- Grasp the barbell with a closed, supinated grip.
- Grip width should be wider than shoulder width.
Lifting bar from the floor:
- Lift the bar off of the floor by extending hips and knees.
- Keep the torso-to-floor angle constant.
- Do not lets the hips rise before the shoulders.
- Maintain the back in a flat position to stabilize the lower back throughout the entire movement.
- As the bar is lifted off the ground, keep it as close to your shins as possible.
- Bend slightly at the knees and slightly flex the torso forward.
- Keep the elbows fully extended (with a slight bend in them) allowing the bar to hang in front of the upper thighs.
- Keep your head in a neutral position, looking straight ahead.
Upward movement/concentric phase:
- Pull the bar upward toward your abdomen.
- Maintain the torso in a rigid position with the back flat and knees slightly bent.
Downward movement/eccentric phase:
- In a controlled fashion, slowly lower the bar by allowing the elbows to extend back the to the starting position.
- After the set is complete, place the bar on the floor.
FAQ'S & FACTS ABOUT Yates Row
What Is A Barbell Yates Row?
A Yates row is a compound resistance exercise, which targets the upper and middle back including the latissimus dorsi, middle and upper trapezius, rhomboids and teres major. This exercise can be performed with an Olympic bar or other barbell alternative. It is performed standing with the torso in a slightly flexed position. It is similar to the barbell underhand bent-over row except the torso is more upright as opposed to almost parallel with the floor.
The concentric portion of the lift is scapular retraction, shoulder extension, scapular elevation, and elbow flexion. The eccentric portion is scapular protraction, shoulder flexion, scapular depression, and elbow extension as the bar is lowered.
The purpose of the Yates row is to strengthen the latissimus dorsi, middle and upper trapezius, rhomboids and teres major while also promoting the hypertrophy (increases in size) of these muscles.
Why Do A Barbell Yates Row?
Named after famous bodybuilder, Dorian Yates, Yates rows strengthen and develop the muscles of the upper and middle back. Compared to the barbell bent-over row, this exercise requires less stabilization from the back muscles, abdominals, and legs. Therefore, the Yates row allows the lifter to place grater isolation on the latissimus dorsi, middle and upper trapezius, rhomboids, and teres major as the scapula retracts and elevates.
The upright position may be suitable for lifters seeking to perform the row while omitting or delaying the lower back fatigue experienced with the barbell bent-over row. The upright position also activates the upper trapezius as the scapula elevate while they retract. On the other hand, the upright position decreases the range of motion followed through in a barbell bent-over row.
The supinated grip increases the activation of the latissimus dorsi and the biceps brachii compared to performing it with a pronated/overhand grip.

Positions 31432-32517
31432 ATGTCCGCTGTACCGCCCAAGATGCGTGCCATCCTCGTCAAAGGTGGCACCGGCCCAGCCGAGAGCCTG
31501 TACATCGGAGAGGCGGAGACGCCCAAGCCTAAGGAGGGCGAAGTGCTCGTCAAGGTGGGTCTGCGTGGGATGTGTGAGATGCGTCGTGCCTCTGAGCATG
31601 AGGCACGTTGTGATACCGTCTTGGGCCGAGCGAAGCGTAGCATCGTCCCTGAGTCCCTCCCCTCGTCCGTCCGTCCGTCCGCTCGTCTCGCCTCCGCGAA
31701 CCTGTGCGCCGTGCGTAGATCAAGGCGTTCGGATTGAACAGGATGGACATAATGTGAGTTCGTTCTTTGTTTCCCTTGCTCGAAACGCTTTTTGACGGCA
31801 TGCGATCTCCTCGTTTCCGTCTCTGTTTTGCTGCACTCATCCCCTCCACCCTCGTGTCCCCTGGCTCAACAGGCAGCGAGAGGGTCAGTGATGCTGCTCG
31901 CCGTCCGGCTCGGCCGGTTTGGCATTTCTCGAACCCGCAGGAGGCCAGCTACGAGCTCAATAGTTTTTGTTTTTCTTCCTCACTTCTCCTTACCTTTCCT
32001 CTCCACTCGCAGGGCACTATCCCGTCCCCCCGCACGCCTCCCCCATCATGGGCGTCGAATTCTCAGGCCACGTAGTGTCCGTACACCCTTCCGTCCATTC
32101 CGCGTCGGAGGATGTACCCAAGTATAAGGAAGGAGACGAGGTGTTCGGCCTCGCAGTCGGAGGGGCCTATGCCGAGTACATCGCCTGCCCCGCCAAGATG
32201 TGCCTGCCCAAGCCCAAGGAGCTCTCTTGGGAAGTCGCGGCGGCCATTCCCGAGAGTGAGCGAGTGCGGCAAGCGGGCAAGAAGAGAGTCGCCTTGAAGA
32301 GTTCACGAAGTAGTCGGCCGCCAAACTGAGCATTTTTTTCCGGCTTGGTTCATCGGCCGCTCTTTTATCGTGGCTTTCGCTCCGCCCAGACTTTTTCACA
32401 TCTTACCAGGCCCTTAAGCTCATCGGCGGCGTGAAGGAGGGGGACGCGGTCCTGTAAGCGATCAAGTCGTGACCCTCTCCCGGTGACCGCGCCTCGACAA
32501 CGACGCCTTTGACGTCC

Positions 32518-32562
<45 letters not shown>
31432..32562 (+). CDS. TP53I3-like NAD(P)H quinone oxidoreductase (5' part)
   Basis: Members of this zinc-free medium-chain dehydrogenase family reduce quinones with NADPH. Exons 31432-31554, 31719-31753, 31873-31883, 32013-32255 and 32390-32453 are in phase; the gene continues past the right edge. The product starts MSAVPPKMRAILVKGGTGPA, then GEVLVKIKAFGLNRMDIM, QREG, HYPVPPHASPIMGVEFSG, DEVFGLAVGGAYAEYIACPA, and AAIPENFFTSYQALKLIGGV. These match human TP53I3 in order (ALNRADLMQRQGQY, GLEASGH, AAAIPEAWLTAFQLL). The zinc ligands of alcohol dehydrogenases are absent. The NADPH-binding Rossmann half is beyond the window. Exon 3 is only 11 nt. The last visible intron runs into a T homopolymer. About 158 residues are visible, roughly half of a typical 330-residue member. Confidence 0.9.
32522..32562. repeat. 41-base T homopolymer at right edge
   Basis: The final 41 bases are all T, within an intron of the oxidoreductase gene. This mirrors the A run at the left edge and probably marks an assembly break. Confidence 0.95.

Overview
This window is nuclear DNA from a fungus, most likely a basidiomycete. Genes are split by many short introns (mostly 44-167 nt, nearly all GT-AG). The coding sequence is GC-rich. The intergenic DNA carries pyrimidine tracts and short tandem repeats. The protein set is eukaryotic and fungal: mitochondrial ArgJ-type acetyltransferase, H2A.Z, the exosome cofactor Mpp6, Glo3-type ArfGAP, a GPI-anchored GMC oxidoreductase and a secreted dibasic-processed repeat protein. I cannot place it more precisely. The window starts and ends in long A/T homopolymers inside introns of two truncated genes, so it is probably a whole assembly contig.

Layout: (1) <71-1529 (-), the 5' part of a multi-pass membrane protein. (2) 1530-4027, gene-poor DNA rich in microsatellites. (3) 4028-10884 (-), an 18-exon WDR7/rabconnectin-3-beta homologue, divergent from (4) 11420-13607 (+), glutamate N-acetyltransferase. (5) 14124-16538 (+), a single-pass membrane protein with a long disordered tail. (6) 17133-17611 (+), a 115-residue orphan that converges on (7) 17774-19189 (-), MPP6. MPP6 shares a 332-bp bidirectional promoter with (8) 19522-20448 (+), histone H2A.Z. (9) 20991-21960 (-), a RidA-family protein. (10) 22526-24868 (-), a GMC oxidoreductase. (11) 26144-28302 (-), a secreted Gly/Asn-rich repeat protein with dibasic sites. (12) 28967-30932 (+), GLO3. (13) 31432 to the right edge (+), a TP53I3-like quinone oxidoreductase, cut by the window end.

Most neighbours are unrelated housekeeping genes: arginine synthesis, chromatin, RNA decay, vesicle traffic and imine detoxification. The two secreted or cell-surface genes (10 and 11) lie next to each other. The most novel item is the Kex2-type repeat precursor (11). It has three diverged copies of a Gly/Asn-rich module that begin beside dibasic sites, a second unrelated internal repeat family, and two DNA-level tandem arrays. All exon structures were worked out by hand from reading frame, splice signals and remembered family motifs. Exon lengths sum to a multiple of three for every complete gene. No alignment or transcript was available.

In addition to serving as an exercise that enhances the aesthetics of the upper and middle back, Yates rows also complement weightlifting performance.
Anatomy Of A Barbell Yates Row
The latissimus dorsi is a broad, flat, and triangular-shaped muscle of the lower back. When defined, the “lats” form a “v” shape of the torso as they angle toward the waist. The latissimus dorsi is a primary shoulder adductor and shoulder extensor. In this exercise the latissimus dorsi is responsible for extending the shoulder as the bar is lifted upward. Its origin is located along the spines of the lower six thoracic vertebrae, lower 3 to 4 ribs, and iliac crest of the pelvis. Its insertion spirals around the teres major as it inserts into the intertubercular groove of the humerus.
A flat and triangular muscle, the trapezius is the most superficial muscle of the posterior thorax. The middle fibers run horizontally to the scapula. The upper fibers run downward from the skull toward the scapula. Its origin is located at the occipital bone, ligamentum nuchae, and spines of C7 and all thoracic vertebrae. Its insertion is located along the acromion and spine of the scapula and lateral region of the clavicle. The middle trapezius retracts the scapula. The upper fibers elevate the scapula as when shrugging the shoulders. As a superficial muscle, developing the middle and upper trapezius contributes to the overall aesthetics of the upper back. When well developed, the upper trapezius can be seen on the front of the body above the collar bone.
The rhomboids are two rectangular muscles that lie underneath the trapezius just below the levator scapulae. The rhomboids consist of the rhomboid minor and rhomboid major. The rhomboid minor is located above the rhomboid major and is more superficial. The origin of the rhomboid minor is located at the spinous processes of C7 and T1. The origin of the rhomboid major is located at the spinous processes of T2-T5. The insertion of both rhomboids major and minor is located at the medial border of the scapula. The rhomboids are synergists with the middle trapezius when retracting the scapula.